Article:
Bet Hedging Widespread Among Big Donors, New Study Shows
October 1, 2003
Madison - Hundreds of contributors representing powerful special interests shell out generous contributions to both Democratic and Republican candidates to gain influence regardless of who wins the governor’s office and which party controls the Legislature, a report by the Wisconsin Democracy Campaign shows.
The findings are important because they blow a hole in the claim often made by well-heeled individuals and special interest groups that they contribute to participate in the democratic process and support the candidate and party whose views best reflect theirs and not to influence policymakers to obtain favors.
Among the report’s key findings is a dramatic increase in bet-hedging contributors in the governor’s race in 2002. The WDC analysis found that 325 contributors gave more than $545,000 to both Democrat James Doyle and incumbent Republican Governor Scott McCallum in the election year. In 1998, only two individuals contributed a total of $1,300 to both incumbent Republican Governor Tommy Thompson and Democrat Ed Garvey, and 36 individuals contributed more than $42,000 to both Thompson and Democrat Charles Chvala in 1994.
WDC’s study also found that $3 of every $4 that the four leadership-controlled legislative campaign committees (LCCs) accepted from special interest political action committees (PACs) in 2001-02 came from PACs that gave to at least one Democratic and one Republican LCC. Some PACs also altered the size of their contributions to the partisan LCCs in the Senate between 1993 and June 2003 depending on the party in control.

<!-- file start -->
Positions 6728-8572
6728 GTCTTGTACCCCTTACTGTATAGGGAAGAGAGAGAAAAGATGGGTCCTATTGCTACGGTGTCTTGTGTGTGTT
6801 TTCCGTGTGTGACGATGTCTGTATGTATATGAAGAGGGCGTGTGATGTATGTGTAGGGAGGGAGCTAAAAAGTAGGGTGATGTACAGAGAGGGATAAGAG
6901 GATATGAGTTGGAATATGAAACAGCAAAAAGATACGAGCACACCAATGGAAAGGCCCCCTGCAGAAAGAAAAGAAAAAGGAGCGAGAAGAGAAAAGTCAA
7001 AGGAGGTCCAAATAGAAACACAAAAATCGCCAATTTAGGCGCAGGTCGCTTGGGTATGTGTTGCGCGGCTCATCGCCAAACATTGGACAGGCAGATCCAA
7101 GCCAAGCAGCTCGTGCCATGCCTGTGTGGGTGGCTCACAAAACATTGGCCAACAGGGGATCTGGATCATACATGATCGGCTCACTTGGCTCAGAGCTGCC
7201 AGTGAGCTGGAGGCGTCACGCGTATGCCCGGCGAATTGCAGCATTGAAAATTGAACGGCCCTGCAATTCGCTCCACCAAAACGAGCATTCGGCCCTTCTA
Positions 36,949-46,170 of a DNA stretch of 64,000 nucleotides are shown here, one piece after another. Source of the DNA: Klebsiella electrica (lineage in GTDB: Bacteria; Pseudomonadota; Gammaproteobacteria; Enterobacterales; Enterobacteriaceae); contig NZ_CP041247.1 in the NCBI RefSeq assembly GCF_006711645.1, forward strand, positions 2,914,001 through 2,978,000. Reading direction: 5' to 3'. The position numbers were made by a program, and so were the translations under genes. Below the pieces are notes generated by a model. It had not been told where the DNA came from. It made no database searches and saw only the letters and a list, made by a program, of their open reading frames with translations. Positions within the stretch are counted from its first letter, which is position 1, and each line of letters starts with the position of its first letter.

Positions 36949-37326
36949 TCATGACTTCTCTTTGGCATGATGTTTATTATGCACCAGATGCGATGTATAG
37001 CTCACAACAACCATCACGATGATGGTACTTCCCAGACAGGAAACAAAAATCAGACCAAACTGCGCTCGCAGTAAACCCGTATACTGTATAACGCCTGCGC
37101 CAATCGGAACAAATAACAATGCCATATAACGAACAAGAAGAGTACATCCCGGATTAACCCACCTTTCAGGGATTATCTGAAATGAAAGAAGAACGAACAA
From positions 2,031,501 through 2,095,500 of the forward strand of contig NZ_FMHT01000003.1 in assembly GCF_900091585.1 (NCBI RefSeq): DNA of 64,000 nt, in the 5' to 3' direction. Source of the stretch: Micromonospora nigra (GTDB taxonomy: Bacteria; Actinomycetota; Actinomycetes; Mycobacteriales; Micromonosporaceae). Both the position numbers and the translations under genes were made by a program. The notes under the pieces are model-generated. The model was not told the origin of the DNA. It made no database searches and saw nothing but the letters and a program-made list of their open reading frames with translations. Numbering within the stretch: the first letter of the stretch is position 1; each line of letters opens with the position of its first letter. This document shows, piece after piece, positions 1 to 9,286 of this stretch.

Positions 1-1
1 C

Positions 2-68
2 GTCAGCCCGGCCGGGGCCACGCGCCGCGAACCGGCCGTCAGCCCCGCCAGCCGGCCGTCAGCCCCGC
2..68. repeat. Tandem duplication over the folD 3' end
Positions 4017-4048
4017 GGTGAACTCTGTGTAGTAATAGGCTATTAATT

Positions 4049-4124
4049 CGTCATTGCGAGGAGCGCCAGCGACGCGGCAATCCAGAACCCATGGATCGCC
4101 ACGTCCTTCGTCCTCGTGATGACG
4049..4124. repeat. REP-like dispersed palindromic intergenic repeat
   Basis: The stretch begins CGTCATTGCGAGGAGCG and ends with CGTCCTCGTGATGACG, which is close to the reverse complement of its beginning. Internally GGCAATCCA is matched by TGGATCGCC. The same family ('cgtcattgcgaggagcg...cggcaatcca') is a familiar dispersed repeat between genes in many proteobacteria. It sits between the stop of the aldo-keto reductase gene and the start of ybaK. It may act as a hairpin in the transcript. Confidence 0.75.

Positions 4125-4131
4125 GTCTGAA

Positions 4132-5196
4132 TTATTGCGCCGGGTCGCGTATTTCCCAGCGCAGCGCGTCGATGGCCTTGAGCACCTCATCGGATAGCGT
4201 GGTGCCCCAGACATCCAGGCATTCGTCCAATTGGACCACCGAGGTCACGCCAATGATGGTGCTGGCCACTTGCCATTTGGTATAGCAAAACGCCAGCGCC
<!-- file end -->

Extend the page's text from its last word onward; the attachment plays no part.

"Major donors are not contributing just to be good citizens and participate in the democratic process. They are not giving simply to support politicians who share their philosophy of government. They are hedging their bets in an effort to buy access to and influence over whoever is elected," WDC executive director Mike McCabe said. "They don’t care who wins as long as they have money on the winner."
The investment big campaign contributors are making in the political process has paid off handsomely as major donors shared little or none of the pain that was inflicted on many Wisconsin residents in the 2003-05 state budget that Democratic Governor James Doyle and the Republican-controlled Legislature created. It increased taxes, tuition, health care expenses for the poor and elderly and other costs to average taxpayers by hundreds of millions of dollars, but gave some of the state’s wealthiest campaign contributors new perks worth nearly $204 million, an August analysis by WDC showed.
In the governor’s race, several individuals made contributions to both candidates on or nearly on the same day, including Madison real estate developer George Gialamas who gave Doyle and McCallum $2,500 each on August 28, 2002 and Tim Michels, a Brownsville road-building executive and GOP U.S. Senate candidate for 2004, who contributed $1,000 to McCallum on August 26, 2002 and $1,000 to Doyle on August 30, 2002.
In other cases, longtime contributors to McCallum, Thompson and mostly Republican candidates for the Legislature slid contributions to Doyle in the homestretch of the race including William, David and Paula Kraemer, owners of Edward Kraemer & Sons Construction in Plain, who gave McCallum $8,976 between January and June 2002 and then contributed a total of $7,900 to Doyle between August and October 2002.